If you want to speak Moroccan, and you already know the Arabic alphabet, then you won’t need to go through this page.
If, however, you are not familiar with the Arabic alphabet, and have no idea how to read and write Moroccan Arabic, then please continue reading.
On this page, I will tell you about the different languages of Morocco, the different ways of writing Arabic, and the approach I adopted on Verbling to teach Darija .
Languages in Morocco
Morocco is known for its linguistic diversity.
In Morocco, we use Modern Standard Arabic in formal contexts, such as journalism, administrative procedures, and education.
And we use Moroccan Arabic in daily conversations, informal exchanges, TV shows, and so on.
Additionally, we also speak Amazigh, French, and Spanish both formally and informally throughout the kingdom.
One of the manifestations of Morocco’s linguistic diversity is the headers of most formal documents.
As a matter of fact, we use three languages in such headers: Modern Standard Arabic, French, and Amazigh (written using the Tifinagh alphabet).
How do we write Moroccan Arabic?
In principle, we should write Moroccan Arabic using Arabic letters.
In formal contexts in Morocco, we seldom use Moroccan Arabic in the written form.
You will, however, see billboards and other marketing materials in Morocco using transcribed Moroccan Arabic, i.e. Darija written with Latin letters, also known as the Arabic Chat Alphabet. Which I tend to teach to most of my students because they prefer to accelerate in their learnings,since they don't need to focus on using the Arabic letters.
In informal contexts, on the other hand, Moroccans have different preferences, as some use Arabic letters while others use the Arabic Chat Alphabet( which I consider to be easier and a lot faster to acquire).
The Arabic Chat Alphabet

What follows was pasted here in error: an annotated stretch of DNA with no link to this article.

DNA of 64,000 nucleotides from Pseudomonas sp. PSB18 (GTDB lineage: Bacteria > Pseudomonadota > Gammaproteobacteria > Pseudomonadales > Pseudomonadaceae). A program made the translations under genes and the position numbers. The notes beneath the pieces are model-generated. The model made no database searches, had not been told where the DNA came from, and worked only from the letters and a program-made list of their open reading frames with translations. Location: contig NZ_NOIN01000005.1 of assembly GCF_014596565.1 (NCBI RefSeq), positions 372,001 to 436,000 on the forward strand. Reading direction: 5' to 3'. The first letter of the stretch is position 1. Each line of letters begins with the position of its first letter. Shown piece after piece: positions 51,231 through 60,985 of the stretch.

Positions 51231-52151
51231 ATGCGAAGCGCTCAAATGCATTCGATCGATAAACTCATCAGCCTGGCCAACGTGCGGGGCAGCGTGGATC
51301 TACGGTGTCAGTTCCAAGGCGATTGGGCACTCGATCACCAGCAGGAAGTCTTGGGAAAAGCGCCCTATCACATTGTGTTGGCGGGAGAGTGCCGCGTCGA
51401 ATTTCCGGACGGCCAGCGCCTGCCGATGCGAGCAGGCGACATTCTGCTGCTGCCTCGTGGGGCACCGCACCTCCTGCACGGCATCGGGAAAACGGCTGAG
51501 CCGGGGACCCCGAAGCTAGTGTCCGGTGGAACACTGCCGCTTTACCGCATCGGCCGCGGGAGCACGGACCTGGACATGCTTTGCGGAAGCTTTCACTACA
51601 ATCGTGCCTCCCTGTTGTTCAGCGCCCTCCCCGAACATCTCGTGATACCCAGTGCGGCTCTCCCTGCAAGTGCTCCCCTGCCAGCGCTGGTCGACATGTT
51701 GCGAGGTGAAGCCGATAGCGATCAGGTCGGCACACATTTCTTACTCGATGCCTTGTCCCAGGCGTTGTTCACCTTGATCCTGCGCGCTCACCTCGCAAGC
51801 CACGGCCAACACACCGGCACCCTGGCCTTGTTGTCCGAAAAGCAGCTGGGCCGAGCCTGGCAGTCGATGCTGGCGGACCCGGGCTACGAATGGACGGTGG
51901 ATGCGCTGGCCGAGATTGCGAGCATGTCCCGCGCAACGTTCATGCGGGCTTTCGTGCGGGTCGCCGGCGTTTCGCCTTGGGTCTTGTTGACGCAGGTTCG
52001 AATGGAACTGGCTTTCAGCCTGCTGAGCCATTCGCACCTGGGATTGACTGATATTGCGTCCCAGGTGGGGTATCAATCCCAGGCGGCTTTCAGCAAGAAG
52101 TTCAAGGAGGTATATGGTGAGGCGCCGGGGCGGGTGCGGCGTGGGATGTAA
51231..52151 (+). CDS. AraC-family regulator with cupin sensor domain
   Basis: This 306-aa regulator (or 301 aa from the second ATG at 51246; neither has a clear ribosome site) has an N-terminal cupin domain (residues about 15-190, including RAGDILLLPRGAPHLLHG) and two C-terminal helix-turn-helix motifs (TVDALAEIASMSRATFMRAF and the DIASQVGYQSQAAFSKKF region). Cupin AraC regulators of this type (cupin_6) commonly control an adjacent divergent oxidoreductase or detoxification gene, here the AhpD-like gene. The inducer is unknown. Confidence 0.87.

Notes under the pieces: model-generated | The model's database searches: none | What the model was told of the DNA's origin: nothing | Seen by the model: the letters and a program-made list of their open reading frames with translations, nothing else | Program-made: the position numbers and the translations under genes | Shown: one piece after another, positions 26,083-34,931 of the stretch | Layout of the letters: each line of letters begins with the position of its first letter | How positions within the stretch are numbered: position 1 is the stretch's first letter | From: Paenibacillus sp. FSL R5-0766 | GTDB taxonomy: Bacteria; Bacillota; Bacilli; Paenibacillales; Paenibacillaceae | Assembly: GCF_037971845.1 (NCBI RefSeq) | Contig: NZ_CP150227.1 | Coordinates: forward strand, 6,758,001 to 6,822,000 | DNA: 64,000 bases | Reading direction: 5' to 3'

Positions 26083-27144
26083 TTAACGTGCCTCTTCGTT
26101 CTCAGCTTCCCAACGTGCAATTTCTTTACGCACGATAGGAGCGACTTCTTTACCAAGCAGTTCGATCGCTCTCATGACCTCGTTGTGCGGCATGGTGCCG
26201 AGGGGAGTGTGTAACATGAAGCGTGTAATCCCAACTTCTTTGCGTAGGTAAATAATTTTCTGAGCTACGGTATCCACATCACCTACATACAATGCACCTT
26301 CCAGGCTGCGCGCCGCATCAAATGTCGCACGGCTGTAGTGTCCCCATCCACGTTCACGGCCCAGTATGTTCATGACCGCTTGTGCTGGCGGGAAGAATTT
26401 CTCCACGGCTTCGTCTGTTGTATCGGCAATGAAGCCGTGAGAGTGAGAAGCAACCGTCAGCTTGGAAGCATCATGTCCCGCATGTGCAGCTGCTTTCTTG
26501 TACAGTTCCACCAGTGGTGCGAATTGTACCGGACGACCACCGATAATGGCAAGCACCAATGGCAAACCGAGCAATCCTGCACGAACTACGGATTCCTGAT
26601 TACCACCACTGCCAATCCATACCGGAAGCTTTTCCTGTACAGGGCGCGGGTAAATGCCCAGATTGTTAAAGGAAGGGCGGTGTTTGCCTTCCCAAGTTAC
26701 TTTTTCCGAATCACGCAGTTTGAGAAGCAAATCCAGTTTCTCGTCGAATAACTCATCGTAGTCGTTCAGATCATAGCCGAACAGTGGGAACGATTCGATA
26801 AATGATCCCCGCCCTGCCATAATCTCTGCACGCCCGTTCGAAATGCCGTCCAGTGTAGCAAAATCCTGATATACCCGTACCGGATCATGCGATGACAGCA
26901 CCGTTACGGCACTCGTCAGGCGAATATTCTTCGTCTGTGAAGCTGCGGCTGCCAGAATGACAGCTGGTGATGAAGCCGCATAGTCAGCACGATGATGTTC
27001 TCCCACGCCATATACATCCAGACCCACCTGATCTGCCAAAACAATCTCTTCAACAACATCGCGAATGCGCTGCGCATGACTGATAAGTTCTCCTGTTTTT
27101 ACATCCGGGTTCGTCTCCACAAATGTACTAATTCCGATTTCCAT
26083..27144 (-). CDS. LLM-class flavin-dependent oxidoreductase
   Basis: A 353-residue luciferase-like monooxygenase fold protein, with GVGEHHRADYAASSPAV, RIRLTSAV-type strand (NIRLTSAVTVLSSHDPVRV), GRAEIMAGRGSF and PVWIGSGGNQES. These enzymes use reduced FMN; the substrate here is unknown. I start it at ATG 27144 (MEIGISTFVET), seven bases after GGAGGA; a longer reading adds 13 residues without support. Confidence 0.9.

The Arabic Chat Alphabet is a popular way to write Arabic online.
This alphabet is often seen as confusing to non-Arabic speakers, though.
This is due to the peculiar use of numbers in the Arabic Chat Alphabet.For example,
Hello = Salam instead of ( سَلاَمْ)
how are you ?= labas 3lik?
Why do Arabic-speaking people transcribe Arabic using letters and numbers?
There are two reasons behind that.
The first reason is that there was a time when Arabic keyboards were not always available on computers and phones. Hence the need for Latin transcription in the first place.
The second reason is the absence of Latin equivalents for some Arabic letters.
To solve this problem, Arabic speakers had to come up with a solution to transcribe unique Arabic letters.
One creative solution was using numbers that somehow resembled the Arabic letters they were meant to transcribe, like 3 for ع and 7 for ح.
Arabic Transcription with Amine.
To transcribe the Arabic letters that do not exist in Latin, I have opted for simplicity for my materials here on Verbling.
Therefore, we will use only the three numbers that have the most consensus online, i.e. 3 and 7 used to transcribe ع and ح, as well as 2 used for glottal stops.
So, to avoid using any more numbers, and consequently avoid any unnecessary confusion, we will use “kh” to refer to the Arabic letter that sounds like the Spanish “J”.
And we will use “gh” to refer to the Arabic letter that sounds like French “r” in “Maroc”.
Additionally, we will use the letter “t” to refer to both a regular “t” as in the word “tea”, and an emphatic “t” as in “tall”.
Likewise, we will use the letter “s” to refer to both a regular “s” as in “secret”, and an emphatic “s” as in “sour”.
Finally, we will use the letter “d” to refer to both a regular “d” as in “day”, and an emphatic “d” as in “door”.
Please note that we will also be using the Arabic alphabet as a mean to learn Moroccan Darija to embark yourself to learn formal Arabic in case you want to expand your learning.
So, if you have the time, energy, and motivation.
Ready to learn to speak Moroccan Arabic ?
Drop me a message and let's discuss how we can fuel a good start to speak Darija.